Since 9/11, U.S. intelligence organizations have grappled with the expanded use of open source information derived from unclassified material, including international newspapers, television, radio, and websites. They have struggled as well with sharing this information with international and domestic law enforcement partners. The apparent conflict between this openness and the secrecy provides an opportunity to reconsider what intelligence is and how citizens and their government interact in the interests of national security. That is the goal of No More Secrets: Open Source Information and the Reshaping of U.S. Intelligence.
To write this thought-provoking book, the author drew on his direct participation in the open source industry from 2001 to 2005, seeking to explain how new developments influence the nature of intelligence and relate to the deliberative principles of a democratic society. By analyzing how open source policies and practices are developed, maintained, and transformed, this study enhances public understanding of both intelligence and national security affairs.
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In Praise of No More Secrets
“No More Secrets is a most welcome addition to the depressingly miniscule volume of intelligence studies literature specialising in open source exploitation. Not only does it bring an academic rigor to bear upon that notoriously difficult field of political science – intelligence; but, it also presents a long overdue examination of that field both from the author’s external perspective and the prism of an external framework – discourse theory. Although the author’s analysis is focused on open source exploitation – its turbulent, politicised, and, as yet, unfinished institutionalisation – it also reflects the ‘usual offenders’ with regard to the conduct of intelligence generally: the dominating culture of secrecy; an inability to validate its effectiveness; the ‘loaded’ struggle even to agree its definition; and, the contextual nexus of a post-Cold War ideological vacuum, the digital, mobile information and communication technology transformation, and the emergence of a private intelligence and security sector that all remain as difficult for the intelligence community to navigate now as it was surprised by their origins some two decades ago. Students of intelligence studies would do well to read this book.” – Stevyn D. Gibson MBE, PhD, Author of The Last Mission and Live and Let Spy, Oxford Intelligence Group, Nuffield College, Oxford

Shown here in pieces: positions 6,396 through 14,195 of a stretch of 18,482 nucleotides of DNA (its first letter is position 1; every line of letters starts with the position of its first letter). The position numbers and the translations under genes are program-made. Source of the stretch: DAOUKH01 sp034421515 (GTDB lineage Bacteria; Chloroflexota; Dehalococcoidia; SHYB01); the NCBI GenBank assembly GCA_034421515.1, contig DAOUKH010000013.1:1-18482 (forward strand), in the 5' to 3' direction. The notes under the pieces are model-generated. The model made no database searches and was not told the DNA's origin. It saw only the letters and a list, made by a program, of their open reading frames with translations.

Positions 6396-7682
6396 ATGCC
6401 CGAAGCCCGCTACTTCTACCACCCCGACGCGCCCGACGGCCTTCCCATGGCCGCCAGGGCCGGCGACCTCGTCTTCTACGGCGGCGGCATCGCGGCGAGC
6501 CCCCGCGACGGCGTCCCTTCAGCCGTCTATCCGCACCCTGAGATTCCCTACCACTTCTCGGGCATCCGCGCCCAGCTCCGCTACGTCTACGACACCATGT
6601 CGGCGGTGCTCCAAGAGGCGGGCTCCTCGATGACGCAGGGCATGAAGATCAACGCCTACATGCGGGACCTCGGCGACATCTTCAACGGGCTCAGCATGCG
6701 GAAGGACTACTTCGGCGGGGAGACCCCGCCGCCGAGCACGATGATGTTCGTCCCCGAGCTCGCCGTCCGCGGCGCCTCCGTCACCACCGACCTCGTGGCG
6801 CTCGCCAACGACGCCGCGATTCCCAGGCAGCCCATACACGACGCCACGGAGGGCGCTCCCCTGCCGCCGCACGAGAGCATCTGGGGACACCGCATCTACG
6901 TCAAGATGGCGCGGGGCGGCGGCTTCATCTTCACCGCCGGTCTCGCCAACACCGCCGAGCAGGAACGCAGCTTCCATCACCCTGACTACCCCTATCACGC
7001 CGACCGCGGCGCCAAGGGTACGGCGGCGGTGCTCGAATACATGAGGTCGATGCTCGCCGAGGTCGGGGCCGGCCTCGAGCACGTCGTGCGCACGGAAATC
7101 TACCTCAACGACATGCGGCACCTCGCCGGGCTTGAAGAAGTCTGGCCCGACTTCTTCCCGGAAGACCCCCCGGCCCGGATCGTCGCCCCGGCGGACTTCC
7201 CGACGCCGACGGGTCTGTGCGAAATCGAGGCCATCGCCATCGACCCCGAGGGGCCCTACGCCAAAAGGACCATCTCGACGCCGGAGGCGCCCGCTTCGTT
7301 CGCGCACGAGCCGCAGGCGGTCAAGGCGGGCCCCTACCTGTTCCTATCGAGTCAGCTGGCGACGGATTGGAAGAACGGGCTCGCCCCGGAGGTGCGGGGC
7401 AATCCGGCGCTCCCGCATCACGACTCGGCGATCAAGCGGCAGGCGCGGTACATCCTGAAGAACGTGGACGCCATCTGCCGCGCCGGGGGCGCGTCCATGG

“No More Secrets is an academic work, not an expose. But it is an exceptionally stimulating one that brings the theoretical principles of organization management and communications theory to bear on intelligence policy in original and insightful ways.” – Steven Aftergood, Secrecy News
“This is a pioneering work that not only explains the true worth of open source intelligence, but also illuminates the institutional bias against it and the pathologies of a culture of secrecy. The use of primary data from interviews makes this an original work in every possible sense of the word. I strongly recommend the book to both professionals and to faculty seeking a provocative book for students.” – Robert D. Steele, OSS.net
“An assiduous and incisive account of the U.S. Intelligence Community’s flirtation with ‘open source intelligence’” – Gordon R. Mitchell, Associate Professor of Communication, University of Pittsburgh
“This study proves clearly the vital importance of critical analyses of communication for placing national security in an ethical balance with a robust democratic culture.” – Ross B. Singer, Assistant Professor, Southern Illinois University-Carbondale